Crista Cullen hopes Team GB's success at Rio 2016 will inspire women
By Charlotte Bates
Last Updated: 05/10/16 5:46pm
Olympic hockey gold medallist Crista Cullen hopes to build on the momentum from the 2016 Rio Olympic Games and improve women's participation in sport.
Team GB finished second in the table at Rio ahead of China after claiming a record 67 medals, two more than they managed at the Games in London four years ago.
Hockey international Cullen won bronze in the 2012 Games and helped the women's team to their first ever Olympic gold with a thrilling shoot-out win over the reigning champions, the Netherlands.
"Holding an Olympics at home and the legacy we were sort of expecting to fulfil after that," Cullen said. "Subsequently we are not in the limelight for long enough periods of time and slowly slowly much of the Olympics sports sort of fall away.
"After the recent successes with the medal hall from GB I really hope that post Rio we are able to engage with the public, engage with women and try to maintain this really exciting roller-coaster that sport has created over the summer."
Olympic silver medallist Sharron Davies hails GB's success at Rio, but believes there still needs to be a lot more done to engage with young girls and raise the profile of women's sport.
"I do think it is a habit thing, we kind of lose the habit," Davies insisted. "A lot of girls fall away at 14 or 15. They lose their way with sport. It doesn't become trendy. They don't want to be sweaty. They don't like the sports that are on offer.
"They sort of try to come back to it in their mid-20's when they realise that having fitness in their life is really important to stay in shape, to recover from kids and to look after themselves.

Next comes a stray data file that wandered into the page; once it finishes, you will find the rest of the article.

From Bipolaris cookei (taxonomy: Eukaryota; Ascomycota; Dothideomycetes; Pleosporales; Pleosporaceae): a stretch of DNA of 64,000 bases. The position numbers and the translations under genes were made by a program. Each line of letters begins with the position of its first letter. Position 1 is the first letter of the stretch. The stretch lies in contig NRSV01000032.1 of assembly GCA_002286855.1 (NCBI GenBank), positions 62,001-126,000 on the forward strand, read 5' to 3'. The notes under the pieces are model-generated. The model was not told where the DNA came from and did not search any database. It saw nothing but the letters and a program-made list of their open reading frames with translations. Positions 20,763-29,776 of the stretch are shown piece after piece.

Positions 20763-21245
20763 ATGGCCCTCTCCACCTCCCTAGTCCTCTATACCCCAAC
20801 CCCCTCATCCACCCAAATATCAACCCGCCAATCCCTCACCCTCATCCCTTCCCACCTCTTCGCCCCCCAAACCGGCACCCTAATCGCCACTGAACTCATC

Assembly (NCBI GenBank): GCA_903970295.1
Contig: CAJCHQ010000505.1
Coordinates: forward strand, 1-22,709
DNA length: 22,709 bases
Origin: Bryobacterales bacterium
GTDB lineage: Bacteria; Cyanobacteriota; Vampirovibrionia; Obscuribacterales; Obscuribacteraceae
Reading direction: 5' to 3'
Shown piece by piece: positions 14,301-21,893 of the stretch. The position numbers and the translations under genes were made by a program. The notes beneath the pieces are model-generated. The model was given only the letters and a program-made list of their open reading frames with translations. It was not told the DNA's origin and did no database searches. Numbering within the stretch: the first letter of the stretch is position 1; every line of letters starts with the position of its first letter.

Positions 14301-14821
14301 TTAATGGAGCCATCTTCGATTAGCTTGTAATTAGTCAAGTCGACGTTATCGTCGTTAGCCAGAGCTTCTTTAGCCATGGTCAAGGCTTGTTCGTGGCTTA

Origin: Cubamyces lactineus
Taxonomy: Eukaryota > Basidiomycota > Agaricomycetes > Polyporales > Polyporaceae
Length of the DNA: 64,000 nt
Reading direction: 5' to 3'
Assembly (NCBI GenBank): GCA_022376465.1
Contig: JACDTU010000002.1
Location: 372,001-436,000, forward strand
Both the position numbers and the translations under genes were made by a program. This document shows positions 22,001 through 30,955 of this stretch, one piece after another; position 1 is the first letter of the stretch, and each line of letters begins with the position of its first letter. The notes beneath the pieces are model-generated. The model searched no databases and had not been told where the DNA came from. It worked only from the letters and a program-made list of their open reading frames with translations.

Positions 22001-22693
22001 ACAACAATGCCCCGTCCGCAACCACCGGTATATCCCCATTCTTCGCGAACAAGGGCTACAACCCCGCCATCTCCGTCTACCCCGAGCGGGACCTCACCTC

"Its that middle territory that we have to do some serious work on how do we keep young girls engaged in sport."
British 24-year-old cyclist Becky James, who won two silver medals in the velodrome in Rio, told Sports Women how she was inspired to take up cycling at a young age when a British talent team visited her school.
"When I was 13/14 that's when they came to the school," James added. "I don't think there would be many ways to get into cycling unless your family already do it. I was luckily enough that the testing came round the schools.
"I was that sort of age where I wasn't that keen on it I would prefer to go horse riding or out with my friends. I wasn't fully committed to it at that age.
"I kind of just fell into the path in the end. I was lucky I had a really supportive family and I was very competitive because my brother wanted to do it so I followed his pat has well.